Sat Apr 5 16:43:07 UTC 2008
John <jses27 at gmail.com>

On Sat, 2008-04-05 at 16:49 +0100, Ned Slider wrote:
> John wrote:
> > Alan,

> > I knew of the Dell article, as I have all of those saved for reference.
> > [1] I was just wondering if you knew of any that were for someone knew
> > to Linux. You know the Microsoft type tutorials that have screenshot
> > with them. That's the question I get asked a lot of times from around my
> > home area. 
> > 
> > In turn when these users that are new to Linux they get discouraged when
> > they can't visualy see pictures or have to edit some text file. They
> > just use to doing things the M$ Way. CentOS could have a much broader
> > user base (Huge), the biggest user base around if simple things like
> > this could be done. i realize though it take volunteers to do this on
> > the wiki.
> > 
> Hi John,
> Apologies for not being Alan ;)

Got someones attention! That's great!

> As an occasional Wiki author, I thought I'd offer you my personal 
> insight on this topic. I try to write articles/documentation that is 
> broad reaching hence why it tends to be command line based - not 
> everyone has a GUI installed, so any guide that relies on GUI methods 
> instantly fails to reach a section of the community. I firmly believe 
> well written command line based documentation can and should be easy to 
> follow, even for the novice user.

Correct in ways; CentOS is more touted to a server based community. Yea
the GUI method instanly Fails the experianced part of the community. 
My problem lies in this: People these days cant not afford or justify
the cost of Windows. Those are the ones that CentOS makes the biggest
impression on. Much less Microsoft Office. Who has a couple hundred
dollars for that?
> Also, IMHO GUI-based tools are not always a good thing. I remember 
> struggling with the horrible up2date GUI interface in my Red Hat Linux 
> days. It was only a GUI frontend to RPM (??) but it was buggy as hell.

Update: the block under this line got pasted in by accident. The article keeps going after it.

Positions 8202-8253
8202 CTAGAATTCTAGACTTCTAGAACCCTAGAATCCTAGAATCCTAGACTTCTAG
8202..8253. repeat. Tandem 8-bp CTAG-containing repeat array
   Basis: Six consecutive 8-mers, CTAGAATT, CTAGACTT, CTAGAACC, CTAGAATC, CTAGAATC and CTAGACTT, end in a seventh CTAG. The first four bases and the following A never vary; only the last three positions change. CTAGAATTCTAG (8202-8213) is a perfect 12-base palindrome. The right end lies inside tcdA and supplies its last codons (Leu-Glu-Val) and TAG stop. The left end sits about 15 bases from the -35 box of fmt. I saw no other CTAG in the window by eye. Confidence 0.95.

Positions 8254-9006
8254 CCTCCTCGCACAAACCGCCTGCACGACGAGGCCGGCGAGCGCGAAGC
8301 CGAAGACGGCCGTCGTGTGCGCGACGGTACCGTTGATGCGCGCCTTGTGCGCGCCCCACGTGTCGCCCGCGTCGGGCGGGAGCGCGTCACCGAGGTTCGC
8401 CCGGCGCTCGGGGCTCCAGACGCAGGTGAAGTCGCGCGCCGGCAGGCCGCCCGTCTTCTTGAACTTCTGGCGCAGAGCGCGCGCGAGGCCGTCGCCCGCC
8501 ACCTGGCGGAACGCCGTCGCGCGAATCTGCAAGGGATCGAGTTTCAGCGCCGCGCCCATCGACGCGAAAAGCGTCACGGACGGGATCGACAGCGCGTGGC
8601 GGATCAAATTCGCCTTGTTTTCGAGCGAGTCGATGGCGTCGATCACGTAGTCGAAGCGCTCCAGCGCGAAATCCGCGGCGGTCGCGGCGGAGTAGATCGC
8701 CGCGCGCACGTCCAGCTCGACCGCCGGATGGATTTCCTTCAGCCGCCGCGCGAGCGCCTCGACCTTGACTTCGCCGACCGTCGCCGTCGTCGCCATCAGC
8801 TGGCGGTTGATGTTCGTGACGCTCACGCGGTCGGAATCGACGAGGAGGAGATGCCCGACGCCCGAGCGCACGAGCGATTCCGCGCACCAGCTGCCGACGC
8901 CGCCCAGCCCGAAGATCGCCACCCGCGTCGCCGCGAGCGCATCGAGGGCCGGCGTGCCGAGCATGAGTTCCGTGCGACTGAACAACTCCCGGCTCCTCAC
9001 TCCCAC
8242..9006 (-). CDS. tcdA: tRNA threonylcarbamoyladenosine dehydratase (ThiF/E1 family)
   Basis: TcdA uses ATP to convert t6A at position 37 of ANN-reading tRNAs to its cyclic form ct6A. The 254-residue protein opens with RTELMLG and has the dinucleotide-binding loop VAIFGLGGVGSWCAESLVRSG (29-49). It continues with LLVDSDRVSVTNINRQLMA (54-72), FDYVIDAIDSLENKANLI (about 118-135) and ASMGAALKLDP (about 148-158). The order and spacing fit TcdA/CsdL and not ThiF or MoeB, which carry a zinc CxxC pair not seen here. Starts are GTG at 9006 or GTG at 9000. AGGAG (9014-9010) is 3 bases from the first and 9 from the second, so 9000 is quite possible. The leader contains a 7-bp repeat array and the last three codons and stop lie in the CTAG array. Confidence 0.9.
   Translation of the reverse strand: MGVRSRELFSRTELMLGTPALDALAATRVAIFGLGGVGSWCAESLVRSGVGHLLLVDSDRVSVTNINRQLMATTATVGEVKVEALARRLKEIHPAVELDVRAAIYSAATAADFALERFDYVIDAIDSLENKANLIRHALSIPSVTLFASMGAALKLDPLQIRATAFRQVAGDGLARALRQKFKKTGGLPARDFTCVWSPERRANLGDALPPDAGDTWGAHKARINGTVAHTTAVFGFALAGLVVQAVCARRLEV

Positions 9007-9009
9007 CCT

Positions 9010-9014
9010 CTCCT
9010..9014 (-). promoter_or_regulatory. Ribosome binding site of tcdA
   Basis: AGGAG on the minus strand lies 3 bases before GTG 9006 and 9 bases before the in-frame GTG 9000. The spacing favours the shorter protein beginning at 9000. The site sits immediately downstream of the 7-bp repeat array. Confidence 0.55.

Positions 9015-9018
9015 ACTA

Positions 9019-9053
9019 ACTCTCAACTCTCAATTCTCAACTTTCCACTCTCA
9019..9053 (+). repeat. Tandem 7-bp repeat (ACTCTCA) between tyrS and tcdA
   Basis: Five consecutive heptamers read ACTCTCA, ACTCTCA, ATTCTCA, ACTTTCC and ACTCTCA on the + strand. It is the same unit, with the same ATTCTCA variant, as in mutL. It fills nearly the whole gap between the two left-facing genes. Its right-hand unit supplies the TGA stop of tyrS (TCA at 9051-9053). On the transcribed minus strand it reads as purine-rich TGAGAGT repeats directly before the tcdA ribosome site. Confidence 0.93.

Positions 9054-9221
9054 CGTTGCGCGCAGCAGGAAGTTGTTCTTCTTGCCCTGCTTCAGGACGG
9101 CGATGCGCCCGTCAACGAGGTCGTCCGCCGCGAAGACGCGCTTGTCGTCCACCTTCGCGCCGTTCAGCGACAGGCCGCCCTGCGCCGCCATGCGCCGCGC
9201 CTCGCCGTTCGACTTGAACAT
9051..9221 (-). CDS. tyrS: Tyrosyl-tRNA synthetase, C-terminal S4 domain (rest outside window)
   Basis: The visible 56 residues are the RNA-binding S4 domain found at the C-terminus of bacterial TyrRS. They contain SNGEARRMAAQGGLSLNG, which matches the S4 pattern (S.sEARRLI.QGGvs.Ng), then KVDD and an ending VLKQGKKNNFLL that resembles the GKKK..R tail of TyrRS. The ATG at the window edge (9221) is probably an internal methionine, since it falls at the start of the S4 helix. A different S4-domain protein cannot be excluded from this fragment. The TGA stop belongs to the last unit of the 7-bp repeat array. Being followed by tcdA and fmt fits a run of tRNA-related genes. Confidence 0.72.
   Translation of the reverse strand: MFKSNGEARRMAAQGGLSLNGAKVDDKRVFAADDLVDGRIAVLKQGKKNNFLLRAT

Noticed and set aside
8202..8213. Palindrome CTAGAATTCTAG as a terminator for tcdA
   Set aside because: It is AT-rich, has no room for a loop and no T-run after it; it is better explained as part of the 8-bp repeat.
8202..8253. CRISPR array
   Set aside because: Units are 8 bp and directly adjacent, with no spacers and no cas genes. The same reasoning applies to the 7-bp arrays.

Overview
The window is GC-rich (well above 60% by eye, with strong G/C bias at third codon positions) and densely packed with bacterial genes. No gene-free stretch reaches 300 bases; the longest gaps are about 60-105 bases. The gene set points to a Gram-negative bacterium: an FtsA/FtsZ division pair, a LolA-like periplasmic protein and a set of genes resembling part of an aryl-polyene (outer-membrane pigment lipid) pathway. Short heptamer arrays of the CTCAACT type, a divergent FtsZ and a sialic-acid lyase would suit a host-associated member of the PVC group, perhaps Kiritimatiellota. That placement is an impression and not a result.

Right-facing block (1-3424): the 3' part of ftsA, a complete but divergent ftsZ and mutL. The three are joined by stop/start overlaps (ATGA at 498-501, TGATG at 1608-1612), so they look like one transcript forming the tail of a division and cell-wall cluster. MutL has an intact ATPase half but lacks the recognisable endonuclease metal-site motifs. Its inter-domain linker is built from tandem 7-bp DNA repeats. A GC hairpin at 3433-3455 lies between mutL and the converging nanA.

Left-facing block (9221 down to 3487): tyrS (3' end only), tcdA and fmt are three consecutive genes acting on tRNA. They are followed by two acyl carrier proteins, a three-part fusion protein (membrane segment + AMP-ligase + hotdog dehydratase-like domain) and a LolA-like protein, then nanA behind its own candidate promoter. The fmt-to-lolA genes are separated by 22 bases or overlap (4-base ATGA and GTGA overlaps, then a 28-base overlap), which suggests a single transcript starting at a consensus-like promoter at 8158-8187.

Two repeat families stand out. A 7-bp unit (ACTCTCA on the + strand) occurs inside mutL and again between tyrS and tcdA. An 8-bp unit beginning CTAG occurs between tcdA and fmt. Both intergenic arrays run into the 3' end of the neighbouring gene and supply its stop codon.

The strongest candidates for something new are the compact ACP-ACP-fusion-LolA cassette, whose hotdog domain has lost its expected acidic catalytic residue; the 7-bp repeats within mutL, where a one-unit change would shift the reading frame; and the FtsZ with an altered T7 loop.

> It didn't take me long to figure out it was far easier to manually 
> download updates by ftp and apply them with 'rpm -Fvh *.rpm'. Things 
> evolve and now we can simply do 'yum update'. 

The Apache GUI tool is broken it never works. The samba one don't always
A text user interface intimidates a Windows user. That's like a new user
installing CentOS to a machine that only has 128MBs of RAM. After
complete install. what happens? It gets booted into runlevel 3 and they
just said the heck with this.
Yumex has involded just as well as Synaptic and just as good but the
windows user knows nothing of it. Applications | Add Remove Software is
about the limit for the new user.

"Why add an additional layer of complexity where it isn't needed?" Apart
from new users Windows system admins are even terrified of a command

> Whilst I sympathise with your observation, and I'm sure we all know 
> users like that, CentOS isn't Windows and I wouldn't want it to be. I 
> would rather we try to educate users to the Linux way of doing things 
> rather than turn Linux into a Windows clone. I guess I feel the same 
> about documentation to an extent.

The catch here is feeding the new user little by little. Ease them into
it and they will never know it
I am not saying turn CentOS into a Windows Clone. Yes, I agree educating
the user to the linux way of doing things

Idea: A separate Wiki for the new users. Don't have links on it pointing
external sites of how tos. Just have all the basic how tos; Burning the
centos cdrom in windows with a open source tool like Infra View, Nero,
or Easy CD Creator. Using the network GUI Config Tool for Dial Up Access
and DSL or Cable Internet and Local Intranet. How to add a user with the
GUI tool. Thing of this sort is like putting the iceing on the cake and
keeping them and not letting them stay to another Distro.

> Ned
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